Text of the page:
In April of 1991, Nirvana debuted an in-progress song called “Smells Like Teen Spirit” at the OK Hotel in Seattle. The group was weeks away from beginning work on Nevermind at Sound City Studios, and they had been hard at work writing new songs for months. “I was trying to write the ultimate pop song,” Kurt Cobain told Rolling Stone in 1993. “I was basically trying to rip off the Pixies. I have to admit it. We used their sense of dynamics, being soft and quiet and then loud and hard.”
The band didn’t initially feel the song was anything special. “It was such a cliched riff,” said Cobain. “It was so close to a Boston riff or ‘Louie, Louie.’ When I came up with the guitar part, Krist [Novoselic] looked at me and said, ‘That is so ridiculous.’ I made the band play it for an hour and a half.”
Many others also compared the riff to”More Than a Feeling,” and Cobain even sang a few lines from Boston’s 1976 classic during the beginning of “Smells Like Teen Spirit” at the Reading Festival in 1992.
The song broke them through to a mainstream audience in a way nobody could have expected. MTV played the video endlessly, and the attention helped them knock Michael Jackson off the top of the charts. Still, the group had a complex relationship with their most beloved song. “Everyone has focused on that song so much,” Cobain said. “I think there are so many other songs that I’ve written that are as good, if not better, than that song, like ‘Drain You.’ On a bad night, I can barely get through ‘Teen Spirit.’ I literally want to throw my guitar down and walk away. I can’t pretend to have a good time playing it.”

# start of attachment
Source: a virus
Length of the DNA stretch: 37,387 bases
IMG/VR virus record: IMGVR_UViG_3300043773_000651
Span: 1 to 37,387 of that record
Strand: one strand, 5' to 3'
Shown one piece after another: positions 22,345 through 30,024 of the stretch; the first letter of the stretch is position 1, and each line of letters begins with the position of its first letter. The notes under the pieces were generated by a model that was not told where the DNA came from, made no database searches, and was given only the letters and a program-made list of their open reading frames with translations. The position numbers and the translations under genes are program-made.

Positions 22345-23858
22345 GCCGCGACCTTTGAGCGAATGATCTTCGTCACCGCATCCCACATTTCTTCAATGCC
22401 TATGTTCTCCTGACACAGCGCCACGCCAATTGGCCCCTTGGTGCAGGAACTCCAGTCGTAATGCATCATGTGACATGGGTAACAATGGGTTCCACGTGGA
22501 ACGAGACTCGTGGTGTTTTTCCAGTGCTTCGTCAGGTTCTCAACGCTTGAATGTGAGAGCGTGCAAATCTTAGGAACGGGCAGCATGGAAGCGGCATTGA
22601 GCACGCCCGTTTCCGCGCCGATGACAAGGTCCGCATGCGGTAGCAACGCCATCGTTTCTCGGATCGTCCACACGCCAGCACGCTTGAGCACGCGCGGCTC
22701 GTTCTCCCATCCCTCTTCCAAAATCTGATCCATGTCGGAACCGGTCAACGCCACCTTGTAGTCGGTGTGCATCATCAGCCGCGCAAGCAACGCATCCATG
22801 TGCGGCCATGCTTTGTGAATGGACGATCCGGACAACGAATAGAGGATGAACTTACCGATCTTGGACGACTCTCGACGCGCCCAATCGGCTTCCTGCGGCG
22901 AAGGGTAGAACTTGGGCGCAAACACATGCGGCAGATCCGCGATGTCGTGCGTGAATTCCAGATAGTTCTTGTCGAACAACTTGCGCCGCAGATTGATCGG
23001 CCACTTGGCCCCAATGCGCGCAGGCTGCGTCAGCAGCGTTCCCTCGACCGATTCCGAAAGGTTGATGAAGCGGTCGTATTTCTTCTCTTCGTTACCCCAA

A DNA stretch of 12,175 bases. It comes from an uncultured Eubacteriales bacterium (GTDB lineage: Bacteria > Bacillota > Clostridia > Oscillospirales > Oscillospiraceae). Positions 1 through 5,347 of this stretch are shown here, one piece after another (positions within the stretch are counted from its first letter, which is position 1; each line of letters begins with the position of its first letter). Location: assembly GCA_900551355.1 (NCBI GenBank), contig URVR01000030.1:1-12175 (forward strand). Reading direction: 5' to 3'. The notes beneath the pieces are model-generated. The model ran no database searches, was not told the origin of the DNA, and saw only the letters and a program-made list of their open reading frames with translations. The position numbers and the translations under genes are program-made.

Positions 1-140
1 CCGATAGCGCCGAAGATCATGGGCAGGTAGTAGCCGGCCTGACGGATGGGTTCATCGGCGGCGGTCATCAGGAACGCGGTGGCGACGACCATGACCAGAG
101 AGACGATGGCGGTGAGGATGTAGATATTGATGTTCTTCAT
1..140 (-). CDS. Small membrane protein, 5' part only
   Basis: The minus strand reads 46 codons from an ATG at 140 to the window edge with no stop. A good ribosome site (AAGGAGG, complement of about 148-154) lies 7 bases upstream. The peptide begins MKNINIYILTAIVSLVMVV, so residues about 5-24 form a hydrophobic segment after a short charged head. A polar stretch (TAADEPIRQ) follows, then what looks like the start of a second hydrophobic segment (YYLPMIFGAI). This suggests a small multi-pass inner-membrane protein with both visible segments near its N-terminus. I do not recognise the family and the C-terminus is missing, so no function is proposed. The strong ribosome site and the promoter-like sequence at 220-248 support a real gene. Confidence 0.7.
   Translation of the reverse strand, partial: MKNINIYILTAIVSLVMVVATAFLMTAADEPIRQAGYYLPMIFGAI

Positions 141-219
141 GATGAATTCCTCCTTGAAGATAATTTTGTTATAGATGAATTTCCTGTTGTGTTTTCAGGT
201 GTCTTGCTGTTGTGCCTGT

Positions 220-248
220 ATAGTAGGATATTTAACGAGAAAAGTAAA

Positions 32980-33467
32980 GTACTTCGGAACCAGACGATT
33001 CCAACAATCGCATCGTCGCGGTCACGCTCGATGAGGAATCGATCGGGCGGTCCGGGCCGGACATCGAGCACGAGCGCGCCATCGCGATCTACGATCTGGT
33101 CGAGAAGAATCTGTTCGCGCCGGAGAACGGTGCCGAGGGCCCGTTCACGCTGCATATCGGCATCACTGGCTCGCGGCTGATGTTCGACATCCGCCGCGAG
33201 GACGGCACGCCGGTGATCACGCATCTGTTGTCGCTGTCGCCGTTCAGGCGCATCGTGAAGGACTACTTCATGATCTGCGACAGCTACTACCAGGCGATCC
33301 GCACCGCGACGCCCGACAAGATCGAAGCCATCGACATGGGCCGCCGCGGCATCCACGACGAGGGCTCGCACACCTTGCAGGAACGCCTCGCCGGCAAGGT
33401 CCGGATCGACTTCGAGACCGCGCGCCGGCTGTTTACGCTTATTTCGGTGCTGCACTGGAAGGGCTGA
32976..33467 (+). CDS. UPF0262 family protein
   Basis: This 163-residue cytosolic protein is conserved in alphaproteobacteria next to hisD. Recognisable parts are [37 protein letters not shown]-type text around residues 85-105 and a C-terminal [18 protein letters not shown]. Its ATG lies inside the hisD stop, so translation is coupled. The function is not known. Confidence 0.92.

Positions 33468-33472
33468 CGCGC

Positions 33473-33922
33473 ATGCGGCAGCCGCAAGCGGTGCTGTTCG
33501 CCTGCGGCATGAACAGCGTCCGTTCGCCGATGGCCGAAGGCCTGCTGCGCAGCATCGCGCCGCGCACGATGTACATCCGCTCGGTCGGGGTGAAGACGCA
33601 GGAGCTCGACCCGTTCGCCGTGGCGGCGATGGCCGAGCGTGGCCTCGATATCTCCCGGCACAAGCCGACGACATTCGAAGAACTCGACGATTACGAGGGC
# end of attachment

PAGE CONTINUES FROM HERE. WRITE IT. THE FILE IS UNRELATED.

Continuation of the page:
That internal blowback was years away on April 17th 1991 at that tiny club in Seattle. Notice that some fan yells for “Free Bird” seconds before the song begins. There’s one guy at every show making that tired joke, even at a hugely historical moment like that.